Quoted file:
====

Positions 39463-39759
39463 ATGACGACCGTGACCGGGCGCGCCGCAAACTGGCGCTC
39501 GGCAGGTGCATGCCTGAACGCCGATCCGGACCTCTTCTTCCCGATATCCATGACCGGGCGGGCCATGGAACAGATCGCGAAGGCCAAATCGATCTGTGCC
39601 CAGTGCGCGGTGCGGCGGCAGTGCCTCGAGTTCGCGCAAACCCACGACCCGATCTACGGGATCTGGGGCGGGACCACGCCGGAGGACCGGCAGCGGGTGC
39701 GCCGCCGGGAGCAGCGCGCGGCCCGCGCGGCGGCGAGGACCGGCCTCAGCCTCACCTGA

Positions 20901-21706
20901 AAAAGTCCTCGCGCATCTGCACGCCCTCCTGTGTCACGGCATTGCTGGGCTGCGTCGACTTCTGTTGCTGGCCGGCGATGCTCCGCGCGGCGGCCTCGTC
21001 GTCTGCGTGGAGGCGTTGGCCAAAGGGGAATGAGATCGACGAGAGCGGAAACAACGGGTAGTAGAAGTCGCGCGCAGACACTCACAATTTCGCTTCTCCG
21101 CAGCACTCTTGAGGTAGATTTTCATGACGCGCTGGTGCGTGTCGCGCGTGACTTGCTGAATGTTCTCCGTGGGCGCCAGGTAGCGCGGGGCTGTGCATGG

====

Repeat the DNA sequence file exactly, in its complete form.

Positions 39463-39759
39463 ATGACGACCGTGACCGGGCGCGCCGCAAACTGGCGCTC
39501 GGCAGGTGCATGCCTGAACGCCGATCCGGACCTCTTCTTCCCGATATCCATGACCGGGCGGGCCATGGAACAGATCGCGAAGGCCAAATCGATCTGTGCC
39601 CAGTGCGCGGTGCGGCGGCAGTGCCTCGAGTTCGCGCAAACCCACGACCCGATCTACGGGATCTGGGGCGGGACCACGCCGGAGGACCGGCAGCGGGTGC
39701 GCCGCCGGGAGCAGCGCGCGGCCCGCGCGGCGGCGAGGACCGGCCTCAGCCTCACCTGA

Positions 20901-21706
20901 AAAAGTCCTCGCGCATCTGCACGCCCTCCTGTGTCACGGCATTGCTGGGCTGCGTCGACTTCTGTTGCTGGCCGGCGATGCTCCGCGCGGCGGCCTCGTC
21001 GTCTGCGTGGAGGCGTTGGCCAAAGGGGAATGAGATCGACGAGAGCGGAAACAACGGGTAGTAGAAGTCGCGCGCAGACACTCACAATTTCGCTTCTCCG
21101 CAGCACTCTTGAGGTAGATTTTCATGACGCGCTGGTGCGTGTCGCGCGTGACTTGCTGAATGTTCTCCGTGGGCGCCAGGTAGCGCGGGGCTGTGCATGG